Vending machines are a wondrous invention. Not only are they convenient and (relatively) cheap, they’re the perfect antidote to those all too familiar rushed, ‘hangry’ Monday mornings.
But what if they could do more than just satisfy your sweet cravings?
This is the question posed by Sydney-based artists Mark Starmach and Elizabeth Commandeur, who teamed up with a series of mental health professionals and surveyed the Australian public to create Intangible Goods, an interactive art installation currently being shown as part of Art & About Sydney.
So forget the cheap chocolate and the flame-grilled McCoys and think instead about the things you actually need: bravery, calm, reassurance. It’s a bold statement, but the artists are offering up neatly-packaged kits designed to meet these needs.
Speaking to Australian publication ArtsHub, the artists elaborated on the project:
Each intangible good is designed to elicit a different emotional response, depending on the good you pick.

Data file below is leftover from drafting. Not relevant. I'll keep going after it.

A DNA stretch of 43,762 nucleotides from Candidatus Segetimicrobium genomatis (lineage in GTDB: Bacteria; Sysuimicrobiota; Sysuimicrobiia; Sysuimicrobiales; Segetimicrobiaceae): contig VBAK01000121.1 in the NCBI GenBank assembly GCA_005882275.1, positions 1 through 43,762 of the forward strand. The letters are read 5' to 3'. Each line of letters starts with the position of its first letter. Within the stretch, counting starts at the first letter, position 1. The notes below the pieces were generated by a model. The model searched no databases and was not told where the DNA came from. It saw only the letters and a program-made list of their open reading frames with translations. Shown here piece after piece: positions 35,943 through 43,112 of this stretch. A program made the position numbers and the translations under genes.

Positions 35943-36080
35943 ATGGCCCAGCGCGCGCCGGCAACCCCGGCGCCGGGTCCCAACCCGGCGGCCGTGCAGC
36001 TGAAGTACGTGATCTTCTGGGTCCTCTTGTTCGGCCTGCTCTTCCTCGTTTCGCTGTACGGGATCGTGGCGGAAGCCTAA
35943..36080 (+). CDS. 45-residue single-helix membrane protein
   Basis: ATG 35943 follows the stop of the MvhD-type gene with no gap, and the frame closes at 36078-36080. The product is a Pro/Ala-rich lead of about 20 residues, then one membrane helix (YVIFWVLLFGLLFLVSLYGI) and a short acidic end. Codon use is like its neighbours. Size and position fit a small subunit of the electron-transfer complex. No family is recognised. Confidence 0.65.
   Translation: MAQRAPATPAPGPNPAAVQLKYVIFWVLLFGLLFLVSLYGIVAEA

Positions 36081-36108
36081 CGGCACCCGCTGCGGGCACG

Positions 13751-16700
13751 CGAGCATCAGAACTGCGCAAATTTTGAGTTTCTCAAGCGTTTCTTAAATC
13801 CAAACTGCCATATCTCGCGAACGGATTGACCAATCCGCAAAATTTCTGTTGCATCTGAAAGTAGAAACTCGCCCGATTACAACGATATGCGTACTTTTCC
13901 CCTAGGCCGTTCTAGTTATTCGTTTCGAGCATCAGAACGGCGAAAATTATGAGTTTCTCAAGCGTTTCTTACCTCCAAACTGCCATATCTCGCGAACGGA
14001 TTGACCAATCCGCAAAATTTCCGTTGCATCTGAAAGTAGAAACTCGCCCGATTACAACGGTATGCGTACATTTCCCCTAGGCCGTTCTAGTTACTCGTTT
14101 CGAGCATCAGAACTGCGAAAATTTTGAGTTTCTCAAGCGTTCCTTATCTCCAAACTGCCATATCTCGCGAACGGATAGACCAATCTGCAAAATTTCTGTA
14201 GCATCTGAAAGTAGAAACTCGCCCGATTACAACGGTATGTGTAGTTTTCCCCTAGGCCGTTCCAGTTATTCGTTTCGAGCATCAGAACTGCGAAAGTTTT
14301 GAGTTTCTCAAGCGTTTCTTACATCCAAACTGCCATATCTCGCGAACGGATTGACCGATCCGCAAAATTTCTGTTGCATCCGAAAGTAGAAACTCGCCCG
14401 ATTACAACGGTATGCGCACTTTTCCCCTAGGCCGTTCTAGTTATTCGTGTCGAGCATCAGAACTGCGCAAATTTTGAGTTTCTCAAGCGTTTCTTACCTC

We live in a society where, for most of us, our physical needs are largely met. Yet increasingly our emotional and psychological lives go unfed.
This certainly seems to be the case here in the UK. Most of us might be lucky enough to have the world at our fingertips, but the seemingly relentless pace of life can sometimes get in the way and stop us making efforts to take care of our mental health.
Repercussions are particularly prevalent in the workplace; statistics collated by UK mental health charity Mind state that at least one in six workers is experiencing common problems such as anxiety and depression.
The situation isn’t much better in Australia, either; studies show that that 7.3million Australians – that’s 45 per cent of the entire population – aged 16 to 85 will experience a common mental health disorder in their lifetime.
Intangible Goods aims to tackle this problem by donating all proceeds (the packs cost $2AD each, or around £1.10) to a number of mental health organisations.
As for the packs themselves, their contents vary: some contain maps and notes, whereas others are stuffed full of pencils, written prompts and other tools designed to lighten our mental load. Each ‘good’ was designed in collaboration with mental health professionals.
It’s easy to view the idea that bravery can be attained through a handy pack with scepticism, but the ultimate goals are awareness and communication. After all, the best way to tackle mental health issues is to acknowledge and discuss them out loud; if nothing else, this vending machine tells us it’s time to talk.